Bean is just starting 3rd grade, but she gets off on the wrong foot when she finds out that her best friend, Carla, is now best friends with Sam. Then, she can't find her seat and ends up sitting next to Stinky Stan and trying her best to avoid Terrible Tanisha. While Bean tries to navigate her way through 3rd grade best friend-less, she tries befriending Goody-Two-Shoes Gabrielle, who is too prim and proper, Stan, who is still too smelly and Tanisha, who gets Bean in a lot of trouble. After a difficult couple months, Bean starts to learn who she really is, and is able to pull it together and make some great friends.
There are some real positives with this book. First of all, Bean is an African American girl in a book that isn't race driven. This book is not about race, rather it's primarily a book about a girl learning what it means to be a friend. Take away the cover, and you'd never know what the character looks like.
Also, Bean learns a real lesson with Tanisha. Bean starts hanging out with Tanisha so she stops being bullied, but then Bean ends up being a bully herself. She also learns that life is pretty hard for Tanisha, so maybe she needs a real friend to help her. But the scenes where Bean is being so mean and hurtful will be hard for readers to understand. I didn't really feel that Bean's only option was Tanisha, but it did provide a good lesson, although maybe too forcefully.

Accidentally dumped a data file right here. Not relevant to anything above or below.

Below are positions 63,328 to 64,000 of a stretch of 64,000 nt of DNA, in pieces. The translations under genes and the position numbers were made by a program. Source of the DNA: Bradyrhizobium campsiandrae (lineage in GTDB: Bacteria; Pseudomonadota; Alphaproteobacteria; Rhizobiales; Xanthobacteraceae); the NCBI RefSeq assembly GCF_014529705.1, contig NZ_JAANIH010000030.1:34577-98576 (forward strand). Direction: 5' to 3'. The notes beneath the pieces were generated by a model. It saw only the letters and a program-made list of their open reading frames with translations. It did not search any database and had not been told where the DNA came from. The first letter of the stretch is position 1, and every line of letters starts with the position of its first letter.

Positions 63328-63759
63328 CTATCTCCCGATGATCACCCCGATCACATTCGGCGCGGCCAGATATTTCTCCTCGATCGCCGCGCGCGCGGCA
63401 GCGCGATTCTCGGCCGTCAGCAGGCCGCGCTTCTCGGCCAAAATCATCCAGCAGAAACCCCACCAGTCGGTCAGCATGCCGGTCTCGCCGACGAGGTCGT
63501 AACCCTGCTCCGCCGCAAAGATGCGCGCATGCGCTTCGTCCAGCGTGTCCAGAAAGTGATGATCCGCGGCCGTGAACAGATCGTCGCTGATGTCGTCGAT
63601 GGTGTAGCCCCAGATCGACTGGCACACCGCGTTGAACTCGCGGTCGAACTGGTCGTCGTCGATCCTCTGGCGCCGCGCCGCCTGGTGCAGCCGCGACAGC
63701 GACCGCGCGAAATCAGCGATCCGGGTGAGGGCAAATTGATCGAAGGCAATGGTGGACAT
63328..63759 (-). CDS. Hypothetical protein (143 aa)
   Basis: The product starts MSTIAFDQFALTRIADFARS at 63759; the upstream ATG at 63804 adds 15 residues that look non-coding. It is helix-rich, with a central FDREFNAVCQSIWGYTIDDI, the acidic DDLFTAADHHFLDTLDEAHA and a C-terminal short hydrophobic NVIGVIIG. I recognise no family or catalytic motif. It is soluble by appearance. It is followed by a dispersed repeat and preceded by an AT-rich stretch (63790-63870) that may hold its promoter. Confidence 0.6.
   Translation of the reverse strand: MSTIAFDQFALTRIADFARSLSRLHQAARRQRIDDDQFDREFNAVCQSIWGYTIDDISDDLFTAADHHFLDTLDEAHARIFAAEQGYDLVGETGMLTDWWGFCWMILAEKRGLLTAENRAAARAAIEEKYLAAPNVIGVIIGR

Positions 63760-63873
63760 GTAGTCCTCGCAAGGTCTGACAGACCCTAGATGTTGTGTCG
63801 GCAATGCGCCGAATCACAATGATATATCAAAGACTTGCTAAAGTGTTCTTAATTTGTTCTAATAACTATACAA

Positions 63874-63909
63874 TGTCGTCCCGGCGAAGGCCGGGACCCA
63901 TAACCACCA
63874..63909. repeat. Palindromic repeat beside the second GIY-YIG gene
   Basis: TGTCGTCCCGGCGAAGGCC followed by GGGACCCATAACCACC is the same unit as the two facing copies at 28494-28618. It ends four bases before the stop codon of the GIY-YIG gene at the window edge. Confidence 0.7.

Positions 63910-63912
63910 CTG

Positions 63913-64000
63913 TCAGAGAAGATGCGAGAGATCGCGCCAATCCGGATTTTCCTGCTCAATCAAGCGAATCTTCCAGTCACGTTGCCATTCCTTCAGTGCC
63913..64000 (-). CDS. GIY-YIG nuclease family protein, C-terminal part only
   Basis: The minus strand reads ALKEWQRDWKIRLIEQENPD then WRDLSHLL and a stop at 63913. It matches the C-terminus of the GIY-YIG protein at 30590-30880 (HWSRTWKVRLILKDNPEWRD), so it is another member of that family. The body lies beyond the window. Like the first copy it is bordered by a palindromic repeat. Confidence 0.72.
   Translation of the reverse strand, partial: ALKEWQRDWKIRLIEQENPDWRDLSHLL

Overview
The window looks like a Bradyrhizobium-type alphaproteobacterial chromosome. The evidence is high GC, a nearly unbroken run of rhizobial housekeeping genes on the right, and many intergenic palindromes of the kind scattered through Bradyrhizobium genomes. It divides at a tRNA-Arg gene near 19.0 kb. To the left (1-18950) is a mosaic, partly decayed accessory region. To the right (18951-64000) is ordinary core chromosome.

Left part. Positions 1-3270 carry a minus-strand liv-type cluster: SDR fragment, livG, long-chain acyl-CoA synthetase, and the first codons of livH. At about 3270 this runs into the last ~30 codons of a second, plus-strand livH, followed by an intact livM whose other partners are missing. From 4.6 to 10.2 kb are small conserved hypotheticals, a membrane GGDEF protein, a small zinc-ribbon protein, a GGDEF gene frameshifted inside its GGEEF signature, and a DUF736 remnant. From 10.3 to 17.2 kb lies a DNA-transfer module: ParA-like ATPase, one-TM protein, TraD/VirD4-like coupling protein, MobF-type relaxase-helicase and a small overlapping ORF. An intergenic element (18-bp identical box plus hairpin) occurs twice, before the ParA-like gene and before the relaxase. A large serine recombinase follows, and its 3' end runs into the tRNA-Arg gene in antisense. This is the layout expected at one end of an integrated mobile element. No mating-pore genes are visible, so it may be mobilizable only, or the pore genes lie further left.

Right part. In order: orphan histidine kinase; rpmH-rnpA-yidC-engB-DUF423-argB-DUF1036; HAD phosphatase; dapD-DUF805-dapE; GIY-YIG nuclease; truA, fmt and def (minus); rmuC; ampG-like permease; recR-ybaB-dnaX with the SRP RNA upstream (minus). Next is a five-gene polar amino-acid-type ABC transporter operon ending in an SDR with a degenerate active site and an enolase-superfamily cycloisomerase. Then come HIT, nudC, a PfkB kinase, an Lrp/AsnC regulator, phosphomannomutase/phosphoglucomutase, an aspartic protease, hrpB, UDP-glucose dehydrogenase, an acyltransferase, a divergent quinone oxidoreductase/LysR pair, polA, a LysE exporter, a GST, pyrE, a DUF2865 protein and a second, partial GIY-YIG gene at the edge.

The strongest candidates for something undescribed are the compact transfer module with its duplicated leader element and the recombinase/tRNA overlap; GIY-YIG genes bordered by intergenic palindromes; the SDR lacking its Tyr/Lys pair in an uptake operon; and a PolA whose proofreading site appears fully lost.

Bean's family is wonderful. Her two older sisters are a pain, but there are moments of genuine love, which is true of any siblings. Her dad is supportive and caring, and very encouraging in her violin studies. Also, her mom is a nurse that has to work late, which becomes an issue toward the end of the book. That is a reality for so many children though, having a good parent that sometimes can not be there due to work. The fight at the end between Bean and her mother was again a little too forced, but made for a nice talking point.
What I really think is missing from this book that would take it from average to great is humor. Bean is likeable and silly, but there just are not enough laugh out loud moments. This book is a little too message driven and not humorous enough, especially when you consider other books in the age group. If Bean wants to compete with Judy Moody, Clementine, and Ivy + Bean, she's going to need to work on her comedy routine.
That said, I would still recommend this book for a reader looking for a fun, realistic fiction book. I would also give this to Junie B. addicts, since some of Bean's speech, grammatically correct, is still fun and sassy. I'm not sure if this will become a series, but if there's more humor in other entries, this could become a hit.